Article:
- A major resettlement operation of Angolan refugees in Zambia started today. By October this year, 40,000 refugees are to be repatriated in Angola only from Zambia. Another 50,000 Angolans residing in the region may also be returned this year.
As the situation in Angola continues to stabilise with the implementation of key peace accords, hundreds of refugees from that country began returning today from Zambia, the UN refugees agency UNHCR reports. "The first convoy of 363 returnees left Meheba Refugee Settlement in Zambia this morning," UNHCR spokeswoman Jennifer Pagonis said today.
The agency anticipates helping 40,000 Angolans to return from Zambia between now until the end of October when the rainy season starts, according to Ms Pagonis. This is more than half the total Angolan refugee population living in camps and settlements in Zambia and more than double the number that returned from there last year, the UN reports.
But the repatriation programme is not an easy task. Currently, the Meheba-Cazombo route is the only accessible land route between the two countries due to poor roads, broken bridges and landmines. To access other parts of Angola, various possibilities are being discussed with the government and the International Organisation for Migration, including road rehabilitation and airlifts.
Returnees are to be brought to a reception centre at Cazombo, where they will stay for several days to attend sessions on mine and HIV/AIDS awareness and get medical assistance if required, the UN says. UNHCR is to provide the new arrivals with supplies such as soap, kitchen sets, blankets, a tool kit, seeds and agricultural tools. They are also to receive two months' worth of food rations on their way out.
- In preparation for this year's returns, UNHCR improved the road to Cazombo which was in bad condition after the rainy season, Ms Pagonis said. "We also rehabilitated departure centres and way-stations to make the journey more comfortable for the returnees."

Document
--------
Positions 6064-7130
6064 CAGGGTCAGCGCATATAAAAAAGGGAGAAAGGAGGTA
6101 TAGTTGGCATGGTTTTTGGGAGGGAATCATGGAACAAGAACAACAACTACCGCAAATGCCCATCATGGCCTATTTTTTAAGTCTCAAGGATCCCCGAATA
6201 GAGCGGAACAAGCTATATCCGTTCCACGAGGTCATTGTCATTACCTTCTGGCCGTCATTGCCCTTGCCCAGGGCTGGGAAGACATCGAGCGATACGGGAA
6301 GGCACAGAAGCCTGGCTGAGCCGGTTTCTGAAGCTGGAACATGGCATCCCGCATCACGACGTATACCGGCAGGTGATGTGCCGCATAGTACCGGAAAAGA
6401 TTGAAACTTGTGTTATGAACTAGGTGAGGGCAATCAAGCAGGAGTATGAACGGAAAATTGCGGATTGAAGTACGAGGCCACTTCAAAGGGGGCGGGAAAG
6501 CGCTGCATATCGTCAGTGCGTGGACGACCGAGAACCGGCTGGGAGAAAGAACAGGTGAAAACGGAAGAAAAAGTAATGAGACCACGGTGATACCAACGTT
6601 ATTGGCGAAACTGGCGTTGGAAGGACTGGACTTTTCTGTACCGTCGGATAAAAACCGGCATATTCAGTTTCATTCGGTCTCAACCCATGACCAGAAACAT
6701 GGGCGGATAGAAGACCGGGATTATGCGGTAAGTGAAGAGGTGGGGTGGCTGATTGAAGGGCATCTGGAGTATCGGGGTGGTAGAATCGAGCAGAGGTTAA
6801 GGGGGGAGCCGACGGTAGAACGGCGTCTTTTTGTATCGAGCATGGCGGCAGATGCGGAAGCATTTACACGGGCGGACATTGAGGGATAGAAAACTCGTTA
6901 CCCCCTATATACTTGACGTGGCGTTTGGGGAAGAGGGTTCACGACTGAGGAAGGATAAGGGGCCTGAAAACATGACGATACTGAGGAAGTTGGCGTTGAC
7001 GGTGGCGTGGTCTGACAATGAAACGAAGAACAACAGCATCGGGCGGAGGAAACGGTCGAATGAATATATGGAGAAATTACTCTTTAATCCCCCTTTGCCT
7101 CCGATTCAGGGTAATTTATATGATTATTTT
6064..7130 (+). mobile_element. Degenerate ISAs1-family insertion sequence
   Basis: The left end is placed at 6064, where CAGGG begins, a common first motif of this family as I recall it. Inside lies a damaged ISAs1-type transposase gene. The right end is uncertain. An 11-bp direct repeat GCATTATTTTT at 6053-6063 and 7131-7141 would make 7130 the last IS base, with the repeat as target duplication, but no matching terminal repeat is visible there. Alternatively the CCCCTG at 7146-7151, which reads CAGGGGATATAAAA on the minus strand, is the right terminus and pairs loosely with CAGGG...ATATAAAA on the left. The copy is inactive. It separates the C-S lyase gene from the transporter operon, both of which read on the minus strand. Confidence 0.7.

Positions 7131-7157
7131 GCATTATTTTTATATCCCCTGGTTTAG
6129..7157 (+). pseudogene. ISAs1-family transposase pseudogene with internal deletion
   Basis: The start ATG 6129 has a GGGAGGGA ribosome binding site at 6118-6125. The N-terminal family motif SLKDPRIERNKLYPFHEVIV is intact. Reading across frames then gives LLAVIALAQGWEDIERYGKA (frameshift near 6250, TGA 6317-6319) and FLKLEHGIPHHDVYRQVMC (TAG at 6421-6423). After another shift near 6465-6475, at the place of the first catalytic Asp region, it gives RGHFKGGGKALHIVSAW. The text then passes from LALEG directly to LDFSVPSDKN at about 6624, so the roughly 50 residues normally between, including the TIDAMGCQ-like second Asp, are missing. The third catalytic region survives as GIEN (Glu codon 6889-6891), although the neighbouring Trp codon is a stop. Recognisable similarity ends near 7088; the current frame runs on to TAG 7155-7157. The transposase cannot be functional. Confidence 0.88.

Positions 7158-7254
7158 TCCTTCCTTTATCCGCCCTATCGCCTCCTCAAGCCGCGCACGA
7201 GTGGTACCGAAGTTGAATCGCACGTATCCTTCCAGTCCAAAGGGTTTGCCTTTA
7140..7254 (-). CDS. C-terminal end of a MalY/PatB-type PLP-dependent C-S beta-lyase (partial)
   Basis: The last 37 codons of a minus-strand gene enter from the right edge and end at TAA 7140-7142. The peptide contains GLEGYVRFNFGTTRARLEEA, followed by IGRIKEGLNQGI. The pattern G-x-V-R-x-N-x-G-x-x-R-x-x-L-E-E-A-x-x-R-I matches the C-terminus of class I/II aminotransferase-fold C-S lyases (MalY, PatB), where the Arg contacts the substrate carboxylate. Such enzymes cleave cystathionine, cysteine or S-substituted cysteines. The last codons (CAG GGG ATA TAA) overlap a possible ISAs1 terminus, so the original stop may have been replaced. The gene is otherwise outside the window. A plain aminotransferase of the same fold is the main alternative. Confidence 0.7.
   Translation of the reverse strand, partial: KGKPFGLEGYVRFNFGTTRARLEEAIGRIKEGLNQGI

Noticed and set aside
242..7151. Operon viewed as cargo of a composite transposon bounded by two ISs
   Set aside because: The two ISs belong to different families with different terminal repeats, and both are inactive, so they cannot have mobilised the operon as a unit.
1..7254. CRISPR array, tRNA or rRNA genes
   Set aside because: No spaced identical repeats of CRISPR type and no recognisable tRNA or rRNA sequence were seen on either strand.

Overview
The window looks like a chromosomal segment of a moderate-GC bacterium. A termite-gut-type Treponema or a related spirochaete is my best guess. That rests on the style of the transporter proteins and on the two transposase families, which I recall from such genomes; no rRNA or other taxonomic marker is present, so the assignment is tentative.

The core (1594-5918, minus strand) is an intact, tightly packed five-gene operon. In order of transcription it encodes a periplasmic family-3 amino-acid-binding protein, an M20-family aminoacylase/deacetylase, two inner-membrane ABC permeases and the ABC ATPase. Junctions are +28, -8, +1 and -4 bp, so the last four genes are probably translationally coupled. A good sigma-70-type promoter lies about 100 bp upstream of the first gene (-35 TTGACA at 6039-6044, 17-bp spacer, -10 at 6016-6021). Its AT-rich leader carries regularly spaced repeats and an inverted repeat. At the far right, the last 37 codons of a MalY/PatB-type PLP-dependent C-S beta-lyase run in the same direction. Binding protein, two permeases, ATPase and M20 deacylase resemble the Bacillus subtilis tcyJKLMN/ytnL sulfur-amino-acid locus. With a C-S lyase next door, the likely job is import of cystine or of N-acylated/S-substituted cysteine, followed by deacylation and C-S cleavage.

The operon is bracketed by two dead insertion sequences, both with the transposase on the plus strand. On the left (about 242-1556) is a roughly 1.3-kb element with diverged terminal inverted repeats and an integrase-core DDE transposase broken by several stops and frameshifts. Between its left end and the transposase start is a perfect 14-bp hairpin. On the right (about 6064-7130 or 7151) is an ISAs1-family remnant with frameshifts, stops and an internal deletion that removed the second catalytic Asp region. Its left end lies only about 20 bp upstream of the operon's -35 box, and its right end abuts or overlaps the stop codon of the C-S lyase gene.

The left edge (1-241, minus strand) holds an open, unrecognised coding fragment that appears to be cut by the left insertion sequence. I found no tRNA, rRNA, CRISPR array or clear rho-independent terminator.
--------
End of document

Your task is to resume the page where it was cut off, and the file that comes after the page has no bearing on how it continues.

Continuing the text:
Also in the Zambian refugee camps, the response to the renewed repatriation effort was positive. "It is indeed gratifying that today, we are yet marking another milestone in our pursuit of durable solutions for refugees," said UNHCR's Regional Representative based in Zambia, Ahmed Gubartalla, referring to the resumption of the Angolan repatriation movement.
He thanked the government and people of Zambia for their long-term hospitality towards refugees: "In the true spirit of African generosity, Zambia kept the asylum door open for persons who genuinely needed protection. The people of Zambia must be proud to see that the refugees they hosted are now able to return to their country and become part and parcel of the force of reconstruction of a new Angola," Mr Gubartalla said.
At the time the peace accords were signed in April 2002, about 441,000 Angolan refugees were estimated to be living in neighbouring States. UNHCR estimates some 223,000 Angolan refugees currently remain in the major asylum countries - Congo Kinshasa (DRC), Zambia, Namibia and Congo Brazzaville - as well as about 14,000 in South Africa and Botswana.
Separate UNHCR programmes are to repatriate another 50,000 Angolans from these countries. Another repatriation programme, which started in May, is currently underway from Namibia to Angola. UNHCR expects 145,000 Angolan refugees to return home this year, 90,000 of them with the agency's assistance.
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